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Friday 18 Aug 2017 | 22:54 | SYDNEY
Friday 18 Aug 2017 | 22:54 | SYDNEY

Reader riposte: Is the UN the right place for R2P?

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COMMENTS

20 April 2011 11:32

Andrew Farran writes:

Further to Major Gen (Retd) Jim Molan's apposite comment on the predicament of NATO and the no-fly zone over Libya, and the failure there to align strategy and tactics, such situations reside in an area that involves neither hard nor soft power.

The former would engender a concerted response; the latter only optional or discretionary responses. The formulation and implementation of the R2P principle is a response to the 'something must be done' syndrome. Those wishing to see 'something' being done, would prefer some degree of UN legal cover for their actions. So 'something' may be done but because of legal and political constraints it is never enough. To gain enough, namely the likes of boots on the ground, it has to get past the veto of permanent powers should they see no threat to their national interests or a precedent being created that could come back to haunt them.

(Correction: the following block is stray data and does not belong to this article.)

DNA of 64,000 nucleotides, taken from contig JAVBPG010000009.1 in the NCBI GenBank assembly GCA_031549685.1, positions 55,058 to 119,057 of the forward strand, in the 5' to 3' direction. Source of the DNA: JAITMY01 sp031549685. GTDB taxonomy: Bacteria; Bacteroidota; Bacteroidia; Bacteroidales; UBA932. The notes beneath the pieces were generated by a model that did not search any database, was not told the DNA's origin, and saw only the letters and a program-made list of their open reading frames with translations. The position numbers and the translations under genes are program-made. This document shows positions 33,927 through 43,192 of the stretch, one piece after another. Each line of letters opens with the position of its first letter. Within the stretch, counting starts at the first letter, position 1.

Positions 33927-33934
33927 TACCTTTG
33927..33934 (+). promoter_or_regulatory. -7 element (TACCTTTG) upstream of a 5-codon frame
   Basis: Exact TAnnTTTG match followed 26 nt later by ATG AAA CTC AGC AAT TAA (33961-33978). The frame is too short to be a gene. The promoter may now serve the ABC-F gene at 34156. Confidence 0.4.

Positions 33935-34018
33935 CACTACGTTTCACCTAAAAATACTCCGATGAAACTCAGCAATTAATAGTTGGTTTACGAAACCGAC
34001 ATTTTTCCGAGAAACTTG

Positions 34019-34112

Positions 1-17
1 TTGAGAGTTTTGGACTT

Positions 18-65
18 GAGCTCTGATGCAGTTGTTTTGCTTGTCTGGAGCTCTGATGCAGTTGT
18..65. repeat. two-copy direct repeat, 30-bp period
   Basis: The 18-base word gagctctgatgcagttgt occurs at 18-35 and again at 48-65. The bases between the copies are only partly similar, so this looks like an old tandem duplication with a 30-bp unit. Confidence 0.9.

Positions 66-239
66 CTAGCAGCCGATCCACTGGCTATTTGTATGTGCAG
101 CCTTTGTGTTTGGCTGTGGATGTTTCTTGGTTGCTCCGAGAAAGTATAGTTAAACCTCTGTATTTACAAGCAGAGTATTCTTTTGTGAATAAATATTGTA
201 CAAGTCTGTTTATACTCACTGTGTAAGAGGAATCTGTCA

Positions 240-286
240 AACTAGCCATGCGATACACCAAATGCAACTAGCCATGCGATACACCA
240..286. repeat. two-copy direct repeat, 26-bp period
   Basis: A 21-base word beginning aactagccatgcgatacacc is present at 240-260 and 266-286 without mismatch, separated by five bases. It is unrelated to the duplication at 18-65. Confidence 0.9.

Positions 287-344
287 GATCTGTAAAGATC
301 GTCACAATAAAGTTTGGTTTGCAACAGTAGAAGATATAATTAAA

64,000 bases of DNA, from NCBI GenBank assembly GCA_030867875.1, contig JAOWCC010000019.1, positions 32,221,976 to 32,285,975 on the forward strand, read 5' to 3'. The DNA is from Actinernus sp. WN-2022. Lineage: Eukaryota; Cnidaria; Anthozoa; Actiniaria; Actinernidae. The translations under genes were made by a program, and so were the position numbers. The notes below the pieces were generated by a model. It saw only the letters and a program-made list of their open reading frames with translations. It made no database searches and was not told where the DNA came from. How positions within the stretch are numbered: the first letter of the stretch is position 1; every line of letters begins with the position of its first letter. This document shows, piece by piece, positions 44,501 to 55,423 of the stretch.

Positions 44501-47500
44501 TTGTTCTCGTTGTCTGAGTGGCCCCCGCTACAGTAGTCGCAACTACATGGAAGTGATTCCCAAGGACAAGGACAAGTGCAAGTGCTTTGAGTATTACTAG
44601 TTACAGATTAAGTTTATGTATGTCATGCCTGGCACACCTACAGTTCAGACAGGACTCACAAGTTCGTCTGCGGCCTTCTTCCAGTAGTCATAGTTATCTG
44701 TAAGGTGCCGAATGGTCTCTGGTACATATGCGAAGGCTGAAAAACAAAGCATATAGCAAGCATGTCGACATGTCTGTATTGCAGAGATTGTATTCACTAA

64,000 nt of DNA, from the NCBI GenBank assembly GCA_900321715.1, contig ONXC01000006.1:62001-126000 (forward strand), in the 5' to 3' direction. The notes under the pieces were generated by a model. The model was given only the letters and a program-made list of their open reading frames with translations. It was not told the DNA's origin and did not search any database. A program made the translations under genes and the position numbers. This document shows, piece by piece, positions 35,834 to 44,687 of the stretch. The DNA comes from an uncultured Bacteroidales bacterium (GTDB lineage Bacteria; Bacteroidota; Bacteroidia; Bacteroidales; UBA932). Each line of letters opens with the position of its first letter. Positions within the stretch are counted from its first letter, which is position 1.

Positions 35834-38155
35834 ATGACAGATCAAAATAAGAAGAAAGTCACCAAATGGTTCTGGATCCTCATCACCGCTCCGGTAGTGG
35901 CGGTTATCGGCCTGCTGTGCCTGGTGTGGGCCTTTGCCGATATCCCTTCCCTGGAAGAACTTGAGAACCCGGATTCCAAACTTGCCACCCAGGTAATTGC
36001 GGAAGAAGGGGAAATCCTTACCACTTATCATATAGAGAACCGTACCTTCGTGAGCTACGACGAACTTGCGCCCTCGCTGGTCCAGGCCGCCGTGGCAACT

So those who manage to get something started, in some form or another, are sooner or later faced with the prospect of failure and seek the authority and resources to by-pass the initial constraints (in terms of strategy and objective) in order to make their intervention a success. The trouble is that the world community is unlikely to provide at that stage what it wouldn't provide at the outset. If even a humanity conscious nation like modern Germany cannot bring itself to support the R2P principle in a case such as Libya, then what chance is there of gaining the necessary support from the likes of China or Russia'
 
So we are back to the dilemma's faced previously when need is not matched by an adequate response with 'legal' sanction, in that those who believe they have a moral 'responsibility to protect' have to resort to so-called 'coalitions of the willing' in order to align strategy with tactics and thereby achieve some degree of real success.

But how in those cases can it now be said that legitimacy begins and ends when the UN by and large fails to live up to its own principles' The issue comes down to whether there is an alignment between moral responsibility and national interest.

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